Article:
Resort developers deforest mangrove in Grenada’s third most diverse birding site

by Curlan Campbell, NOW Grenada

  • Six Senses developers reduce salt pond and mangrove to wasteland
  • One narrowed salt pond will be an integral part of resort’s architectural design
  • La Sagesse is third most diverse birding site in Grenada

Once a haven for over 70 species of migratory birds, a striving mangrove population and a saltwater pond, bulldozers and other heavy machinery have reduced the area to a wasteland destined for the construction of Six Senses Hotels Resorts Spas.

Concerned wildlife conservationist and veterinarian Dr Kenrith Carter, questioning the motive of the developers, posted a video on social media highlighting the extent of deforestation of the mangroves. Concerned citizens also uploaded earlier pictures of the La Sagesse salt pond, comparing them with current images of the area.

Mangrove deforestation near La Sagesse salt pond

For over 30 years since the construction of La Sagesse Nature Centre, there was no major development on the La Sagesse beach until recently when the government and project developers Range Developments, marked the groundbreaking ceremony. The first of two Six Senses Hotels Resorts Spas is slated to open in 2022, part of the latest luxury hospitality projects in the Caribbean by Range Developments, under the Citizenship by Investment programme.

The developers gave the assurance that over 500 jobs will be created during the lifespan of the project. However, with La Sagesse being the third most diverse birding site in Grenada, Dr Carter and other conservationists are of the view this will in no way compensate for the degradation of the environment.

Take for example the salt ponds which attract a large number of migratory birds that come south for the winter months and hosts many year-round resident bird species. Dr Carter identified some major species of birds including shorebirds, waterfowl, marsh birds, pigeons, doves, gulls, pelicans, mangrove and dry forest species that have made the salt ponds home.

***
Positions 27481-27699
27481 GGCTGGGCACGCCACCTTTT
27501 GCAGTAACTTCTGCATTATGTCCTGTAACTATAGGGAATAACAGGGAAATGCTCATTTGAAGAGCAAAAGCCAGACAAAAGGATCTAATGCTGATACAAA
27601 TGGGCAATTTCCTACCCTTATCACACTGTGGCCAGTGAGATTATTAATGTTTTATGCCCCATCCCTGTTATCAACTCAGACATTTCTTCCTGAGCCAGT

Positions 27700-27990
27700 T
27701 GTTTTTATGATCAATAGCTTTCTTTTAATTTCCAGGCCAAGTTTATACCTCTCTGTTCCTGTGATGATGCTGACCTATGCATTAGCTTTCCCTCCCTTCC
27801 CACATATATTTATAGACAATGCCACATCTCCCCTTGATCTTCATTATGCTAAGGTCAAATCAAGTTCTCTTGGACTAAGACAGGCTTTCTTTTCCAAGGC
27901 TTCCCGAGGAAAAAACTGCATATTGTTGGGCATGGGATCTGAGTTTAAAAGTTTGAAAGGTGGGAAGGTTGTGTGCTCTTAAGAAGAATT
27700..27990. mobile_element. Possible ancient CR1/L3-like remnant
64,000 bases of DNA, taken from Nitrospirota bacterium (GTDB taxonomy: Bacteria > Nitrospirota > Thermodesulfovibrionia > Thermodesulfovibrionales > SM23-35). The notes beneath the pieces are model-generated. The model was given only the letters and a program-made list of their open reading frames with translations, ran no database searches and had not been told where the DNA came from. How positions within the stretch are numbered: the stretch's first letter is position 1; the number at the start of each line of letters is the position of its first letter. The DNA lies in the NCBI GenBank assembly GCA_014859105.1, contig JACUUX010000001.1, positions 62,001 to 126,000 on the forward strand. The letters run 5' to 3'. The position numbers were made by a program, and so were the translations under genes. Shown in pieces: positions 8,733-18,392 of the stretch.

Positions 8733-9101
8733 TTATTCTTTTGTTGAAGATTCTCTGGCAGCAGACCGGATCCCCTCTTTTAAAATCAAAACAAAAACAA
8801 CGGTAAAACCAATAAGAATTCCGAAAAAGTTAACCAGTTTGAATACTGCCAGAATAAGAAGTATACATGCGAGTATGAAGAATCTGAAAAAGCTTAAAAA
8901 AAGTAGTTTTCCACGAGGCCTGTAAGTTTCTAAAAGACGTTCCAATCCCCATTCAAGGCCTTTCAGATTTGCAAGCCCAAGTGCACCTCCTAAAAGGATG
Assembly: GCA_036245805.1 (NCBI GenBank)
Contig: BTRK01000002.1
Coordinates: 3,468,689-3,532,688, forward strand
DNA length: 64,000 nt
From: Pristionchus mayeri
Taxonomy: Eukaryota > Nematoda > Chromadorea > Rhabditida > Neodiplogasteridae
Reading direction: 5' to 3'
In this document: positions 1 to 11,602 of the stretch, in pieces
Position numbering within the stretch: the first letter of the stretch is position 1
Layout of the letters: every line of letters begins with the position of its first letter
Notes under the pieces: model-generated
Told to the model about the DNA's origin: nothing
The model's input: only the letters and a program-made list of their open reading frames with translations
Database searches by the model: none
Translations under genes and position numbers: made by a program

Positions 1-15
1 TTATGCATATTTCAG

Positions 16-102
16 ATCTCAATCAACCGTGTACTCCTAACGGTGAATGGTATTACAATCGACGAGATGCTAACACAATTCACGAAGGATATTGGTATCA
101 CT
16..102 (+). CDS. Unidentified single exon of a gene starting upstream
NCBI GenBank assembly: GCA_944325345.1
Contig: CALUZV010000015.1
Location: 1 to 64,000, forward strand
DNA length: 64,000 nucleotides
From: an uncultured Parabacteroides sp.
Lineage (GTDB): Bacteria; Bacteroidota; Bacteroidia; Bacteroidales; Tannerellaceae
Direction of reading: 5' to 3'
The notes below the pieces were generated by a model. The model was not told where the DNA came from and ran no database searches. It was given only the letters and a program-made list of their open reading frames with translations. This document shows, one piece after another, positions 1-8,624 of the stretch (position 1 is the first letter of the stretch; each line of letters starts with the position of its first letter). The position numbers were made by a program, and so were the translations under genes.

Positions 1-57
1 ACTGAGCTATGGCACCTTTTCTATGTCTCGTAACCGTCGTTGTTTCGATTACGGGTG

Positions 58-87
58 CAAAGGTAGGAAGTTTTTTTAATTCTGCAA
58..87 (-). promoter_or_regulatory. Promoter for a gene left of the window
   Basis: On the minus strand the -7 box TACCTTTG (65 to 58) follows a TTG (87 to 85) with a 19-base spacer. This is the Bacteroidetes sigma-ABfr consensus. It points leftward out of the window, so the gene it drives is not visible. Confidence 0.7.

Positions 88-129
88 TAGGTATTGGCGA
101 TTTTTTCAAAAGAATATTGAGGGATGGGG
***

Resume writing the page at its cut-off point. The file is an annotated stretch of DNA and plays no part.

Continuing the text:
He further explained the significant role the salt ponds and surrounding habitat plays. “This birding site is used by 46% (72/152) of all bird species documented here in Grenada. Salt ponds provide a range of different habitats with their varying levels of salinity. At different depths different water plants, algae and invertebrates exist providing food sources for smaller birds to feed on. The presence of fish supports larger birds like herons, egrets, terns, pelicans, rare kingfisher, and ospreys. The salt ponds are not only feeding grounds, they provide shelter and breeding grounds. They are not only vital to birds, but all wildlife and the mangroves provided coastal protection against natural disasters.”

The conservationist foresees major consequences that the removal of mangrove will have on wildlife species and the environment. “The removal of their habitat is disastrous for our migratory species who spend weeks flying thousands of miles across continents to their known shelter, feeding and resting place. On arrival, migratory species have lost 30-40% of their body weight and it is crucial that they are able to get adequate nutrition before they migrate again to breed. If they are unsuccessful in gaining enough mass, they will die on their journey.”

“The loss of the vegetation around the pond will alter its quality. With the entire pond now being exposed to the hot sun, the water quality will change, and silt from the cleared land will wash into the pond. This will likely cause a change in nutrient levels, resulting in unwanted algae blooms, reducing oxygen levels and killing off fish and invertebrates living in the pond,” Dr Carter said.

NOW Grenada understands that one salt pond will be an integral part of the overall architectural design of the resort, however, sources close to the project claim the developers intend on narrowing the salt pond by reducing its size.